Vanderbilt and Walgreens: Delivering Great Patient Experience in Retail Medical Clinics
Nothing points to innovation like a retail healthcare business joining forces with a healthcare organization. This is the case for Vanderbilt. In 2017, the healthcare system partnered with Walgreens to offer retail healthcare clinics services within their pharmacy chains. This is just one of the many examples of symbiotic relationships between the two spaces that have popped up in recent years. Such partnerships show just how customer service and patience experience parallel.
Mississippi native Rob Tadlock, RN, BSN, MBA is the Director of Operations for Vanderbilt Health Clinic at Walgreens. With his nursing background, it only makes sense for him to oversee the endeavors of one of the largest pharmacy chains in the US. His presence speaks to the progression of modern retail healthcare. He talks with our CEO and cofounder Edward Shin, MD about what traditional healthcare can learn from this innovation.
It’s All About Convenience
Pharmacies have operated in the patient experience space for ages, providing customer service and addressing some health concerns, typically by offering counseling about medications. Now, they are presented with unique opportunities and limitations. Tadlock explains that patients in these settings act as customers, expecting an experience that many emergency departments and traditional healthcare clinics are unable to offer. Not only that, but in less time–even when they need a higher level of care or a primary care visit. “There is no quick hospital visit,” he explains.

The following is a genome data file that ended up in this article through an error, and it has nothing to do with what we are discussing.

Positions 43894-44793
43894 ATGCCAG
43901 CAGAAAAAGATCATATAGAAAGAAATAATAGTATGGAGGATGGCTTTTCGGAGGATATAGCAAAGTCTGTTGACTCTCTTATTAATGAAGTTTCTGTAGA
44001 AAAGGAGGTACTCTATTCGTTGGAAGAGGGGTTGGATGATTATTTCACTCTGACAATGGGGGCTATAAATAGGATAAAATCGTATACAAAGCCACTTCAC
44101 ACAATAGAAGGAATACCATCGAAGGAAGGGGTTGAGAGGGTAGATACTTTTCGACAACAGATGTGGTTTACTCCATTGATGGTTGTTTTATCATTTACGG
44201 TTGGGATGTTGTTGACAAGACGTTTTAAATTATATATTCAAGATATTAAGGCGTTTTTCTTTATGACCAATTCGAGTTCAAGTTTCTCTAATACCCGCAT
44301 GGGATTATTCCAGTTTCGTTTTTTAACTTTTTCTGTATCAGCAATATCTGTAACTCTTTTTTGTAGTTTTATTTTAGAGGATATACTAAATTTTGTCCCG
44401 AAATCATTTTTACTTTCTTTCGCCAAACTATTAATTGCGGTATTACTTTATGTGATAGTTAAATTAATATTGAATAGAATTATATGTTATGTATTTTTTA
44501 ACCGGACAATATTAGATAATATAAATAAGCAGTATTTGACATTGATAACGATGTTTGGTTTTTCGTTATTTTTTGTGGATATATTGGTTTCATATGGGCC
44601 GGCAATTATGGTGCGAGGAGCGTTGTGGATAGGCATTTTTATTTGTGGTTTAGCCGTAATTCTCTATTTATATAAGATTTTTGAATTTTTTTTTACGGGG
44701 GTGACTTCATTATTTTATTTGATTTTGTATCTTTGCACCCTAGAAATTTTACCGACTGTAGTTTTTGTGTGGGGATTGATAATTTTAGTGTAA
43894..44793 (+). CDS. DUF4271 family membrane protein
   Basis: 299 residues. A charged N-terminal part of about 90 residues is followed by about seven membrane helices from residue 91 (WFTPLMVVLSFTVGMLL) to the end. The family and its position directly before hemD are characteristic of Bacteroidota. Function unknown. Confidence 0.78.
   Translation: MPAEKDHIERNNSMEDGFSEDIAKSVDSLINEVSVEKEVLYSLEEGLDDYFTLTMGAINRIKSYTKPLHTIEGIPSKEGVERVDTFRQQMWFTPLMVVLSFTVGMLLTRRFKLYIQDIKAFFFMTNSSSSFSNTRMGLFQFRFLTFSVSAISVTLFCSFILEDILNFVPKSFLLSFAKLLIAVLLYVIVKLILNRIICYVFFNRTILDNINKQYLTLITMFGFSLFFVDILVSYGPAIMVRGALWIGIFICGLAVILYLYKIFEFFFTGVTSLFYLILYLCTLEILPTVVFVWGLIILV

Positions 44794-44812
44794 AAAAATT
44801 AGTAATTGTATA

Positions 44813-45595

While there may be space constraints that limit how many services an urgent care clinic can offer, they often work well and are preferred by patients. The interactions give a glimpse at how important convenience is to patient experience. Their existence often reduces ER volume, since many people have relied on them for basic healthcare needs.
However, quite often, people walk in requesting a certain prescription instead of an evaluation or treatment. Tadlock compares it to the Dollar Menu at McDonald’s–fast and easy. While that expectation is quite unrealistic, the perception of how their visit should go is different. They may receive the same care they’d get at an ER, but they value the convenience factor.
Covid-19 has further changed the landscape with text messaging allowing for easy appointment scheduling and cutting down on waiting times. Tadlock says that every clinic now has a cell phone to schedule and confirm appointments, and the follow up text messages seamlessly help patients rate the services they receive. Overall, the response from patients has been extremely positive, and these practices may be here to stay.
What does the future hold for retail healthcare ?
Growth opportunities abound for these retail healthcare clinics, but healthcare systems may have to evolve with the direction of the industry. There is a lot to learn from healthcare retail medical clinics, but Tadlock explains that the main thing that matters is focusing on the care of the patients. He also recommends focusing on hiring quality candidates who keep customers coming back.
“It comes down to what’s best for the patients,” Tadlock states.
The future of retail healthcare looks bright. Tadlock predicts that more retailers will swoop into the space, working with hospital systems like Vanderbilt to simplify and modernize the healthcare space. He expresses that he’s surprised that it hasn’t happened more already.